- 🔄 Driver Conflicts: A kernel panic can occur due to conflicts between drivers or when a driver is incompatible with the hardware. In my case, two drivers were trying to control the same hardware device, causing a kernel panic error.
- 🌡️ Overheating: If your Mac gets too hot, it can cause the CPU or GPU to stop working properly, leading to a kernel panic. Things like poor ventilation, blocked air vents, and running the system at high temperatures for extended periods can overheat your Mac, causing kernel panic.
Fix Kernel Panic on Mac
Kernel panic error is just one of the many errors you might see on your Mac. It’s important to take steps to prevent or fix other errors, too. Here are some tips to help you fix common errors on your Mac:
- If you see “This Mac Can’t Connect to iCloud Because of a Problem With Email” Error on your Mac, verify your Apple ID credentials, disable and enable iCloud, and restart your Mac.
- Fix WindowServer Mac high CPU usage issue by restarting your Mac, closing unnecessary programs, updating apps, and deleting the cache.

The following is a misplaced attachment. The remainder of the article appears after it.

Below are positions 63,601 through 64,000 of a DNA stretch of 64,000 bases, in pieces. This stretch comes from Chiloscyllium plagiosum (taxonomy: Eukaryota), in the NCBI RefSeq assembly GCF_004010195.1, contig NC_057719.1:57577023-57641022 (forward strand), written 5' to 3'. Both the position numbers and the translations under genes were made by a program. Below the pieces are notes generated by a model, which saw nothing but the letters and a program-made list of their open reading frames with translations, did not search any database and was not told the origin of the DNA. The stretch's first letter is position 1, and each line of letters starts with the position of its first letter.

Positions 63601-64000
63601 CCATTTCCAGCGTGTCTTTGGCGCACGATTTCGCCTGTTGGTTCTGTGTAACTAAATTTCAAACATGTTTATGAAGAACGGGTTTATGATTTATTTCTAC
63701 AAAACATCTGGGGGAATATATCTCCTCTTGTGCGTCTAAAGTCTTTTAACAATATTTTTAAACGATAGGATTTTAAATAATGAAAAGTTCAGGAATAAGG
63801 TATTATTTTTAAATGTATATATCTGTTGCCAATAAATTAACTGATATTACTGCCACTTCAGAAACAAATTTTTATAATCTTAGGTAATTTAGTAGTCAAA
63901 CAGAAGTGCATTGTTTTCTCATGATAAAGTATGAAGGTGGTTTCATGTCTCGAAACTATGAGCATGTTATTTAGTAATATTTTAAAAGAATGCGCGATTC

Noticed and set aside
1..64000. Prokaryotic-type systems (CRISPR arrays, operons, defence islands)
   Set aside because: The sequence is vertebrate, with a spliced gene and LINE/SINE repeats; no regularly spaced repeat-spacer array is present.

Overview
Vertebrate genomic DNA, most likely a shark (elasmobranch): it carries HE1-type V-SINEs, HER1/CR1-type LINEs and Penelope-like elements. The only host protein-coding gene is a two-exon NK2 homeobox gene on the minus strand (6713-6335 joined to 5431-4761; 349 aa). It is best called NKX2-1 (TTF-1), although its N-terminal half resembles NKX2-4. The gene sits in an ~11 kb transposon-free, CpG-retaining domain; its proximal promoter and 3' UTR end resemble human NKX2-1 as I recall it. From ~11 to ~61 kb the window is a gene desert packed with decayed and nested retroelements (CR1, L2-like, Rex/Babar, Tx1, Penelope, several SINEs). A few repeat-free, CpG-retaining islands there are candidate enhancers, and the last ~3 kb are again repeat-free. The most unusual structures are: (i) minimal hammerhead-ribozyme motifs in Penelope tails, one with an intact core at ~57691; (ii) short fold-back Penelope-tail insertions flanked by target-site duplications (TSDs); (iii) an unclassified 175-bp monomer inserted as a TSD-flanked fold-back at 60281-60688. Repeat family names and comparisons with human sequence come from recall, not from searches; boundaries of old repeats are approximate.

- Remove Windows Defender Security Warning on Mac by running a virus scan, removing browser extensions, and resetting your browser.
Frequently Asked Questions
What is the difference between kernel panic and blue screen of death?
There is no difference between kernel panic and blue screen of death (BSOD) except that kernel panic occurs on macOS devices, while BSOD occurs on Windows devices. Apart from that, they are both similar and indicate an error in the operating system.
What causes kernel panic on Mac?
The causes of kernel panic on Mac include software issues, such as faulty drivers or corrupted system files. Sometimes, hardware problems, such as failing components or incompatible upgrades, also lead to kernel panics on Mac.
Can kernel panic damage my Mac?
No, kernel panic cannot damage your Mac. It is a safety measure that the operating system takes to prevent data loss and protect your computer from further harm. However, the underlying reasons for the error, such as faulty hardware or software, can potentially damage your computer if left unaddressed.